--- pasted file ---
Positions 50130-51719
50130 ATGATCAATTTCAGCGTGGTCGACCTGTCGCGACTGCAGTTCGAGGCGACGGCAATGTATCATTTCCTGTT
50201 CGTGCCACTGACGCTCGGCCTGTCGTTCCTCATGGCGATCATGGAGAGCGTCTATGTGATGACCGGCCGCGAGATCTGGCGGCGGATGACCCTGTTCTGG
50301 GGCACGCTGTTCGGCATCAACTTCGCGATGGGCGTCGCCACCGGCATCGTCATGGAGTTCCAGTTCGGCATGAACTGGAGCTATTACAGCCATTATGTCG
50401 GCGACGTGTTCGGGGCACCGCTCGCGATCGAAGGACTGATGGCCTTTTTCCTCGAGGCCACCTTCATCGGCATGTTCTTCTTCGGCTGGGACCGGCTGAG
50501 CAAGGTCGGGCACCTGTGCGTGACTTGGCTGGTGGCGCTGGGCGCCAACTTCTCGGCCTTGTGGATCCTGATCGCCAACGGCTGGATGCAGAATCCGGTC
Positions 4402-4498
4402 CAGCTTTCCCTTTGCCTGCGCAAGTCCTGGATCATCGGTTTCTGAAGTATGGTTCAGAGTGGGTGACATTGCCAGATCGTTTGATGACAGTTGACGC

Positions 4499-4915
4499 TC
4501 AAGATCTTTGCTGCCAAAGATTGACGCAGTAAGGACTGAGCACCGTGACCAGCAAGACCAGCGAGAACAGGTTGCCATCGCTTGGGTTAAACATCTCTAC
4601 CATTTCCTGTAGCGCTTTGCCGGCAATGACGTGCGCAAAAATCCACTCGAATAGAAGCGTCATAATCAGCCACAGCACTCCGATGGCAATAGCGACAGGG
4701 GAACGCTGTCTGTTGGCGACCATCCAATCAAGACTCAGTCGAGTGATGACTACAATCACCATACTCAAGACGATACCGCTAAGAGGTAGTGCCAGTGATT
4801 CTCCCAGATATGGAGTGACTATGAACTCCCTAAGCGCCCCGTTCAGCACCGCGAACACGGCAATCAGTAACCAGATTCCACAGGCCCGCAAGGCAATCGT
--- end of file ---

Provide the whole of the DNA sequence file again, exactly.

Positions 50130-51719
50130 ATGATCAATTTCAGCGTGGTCGACCTGTCGCGACTGCAGTTCGAGGCGACGGCAATGTATCATTTCCTGTT
50201 CGTGCCACTGACGCTCGGCCTGTCGTTCCTCATGGCGATCATGGAGAGCGTCTATGTGATGACCGGCCGCGAGATCTGGCGGCGGATGACCCTGTTCTGG
50301 GGCACGCTGTTCGGCATCAACTTCGCGATGGGCGTCGCCACCGGCATCGTCATGGAGTTCCAGTTCGGCATGAACTGGAGCTATTACAGCCATTATGTCG
50401 GCGACGTGTTCGGGGCACCGCTCGCGATCGAAGGACTGATGGCCTTTTTCCTCGAGGCCACCTTCATCGGCATGTTCTTCTTCGGCTGGGACCGGCTGAG
50501 CAAGGTCGGGCACCTGTGCGTGACTTGGCTGGTGGCGCTGGGCGCCAACTTCTCGGCCTTGTGGATCCTGATCGCCAACGGCTGGATGCAGAATCCGGTC
Positions 4402-4498
4402 CAGCTTTCCCTTTGCCTGCGCAAGTCCTGGATCATCGGTTTCTGAAGTATGGTTCAGAGTGGGTGACATTGCCAGATCGTTTGATGACAGTTGACGC

Positions 4499-4915
4499 TC
4501 AAGATCTTTGCTGCCAAAGATTGACGCAGTAAGGACTGAGCACCGTGACCAGCAAGACCAGCGAGAACAGGTTGCCATCGCTTGGGTTAAACATCTCTAC
4601 CATTTCCTGTAGCGCTTTGCCGGCAATGACGTGCGCAAAAATCCACTCGAATAGAAGCGTCATAATCAGCCACAGCACTCCGATGGCAATAGCGACAGGG
4701 GAACGCTGTCTGTTGGCGACCATCCAATCAAGACTCAGTCGAGTGATGACTACAATCACCATACTCAAGACGATACCGCTAAGAGGTAGTGCCAGTGATT
4801 CTCCCAGATATGGAGTGACTATGAACTCCCTAAGCGCCCCGTTCAGCACCGCGAACACGGCAATCAGTAACCAGATTCCACAGGCCCGCAAGGCAATCGT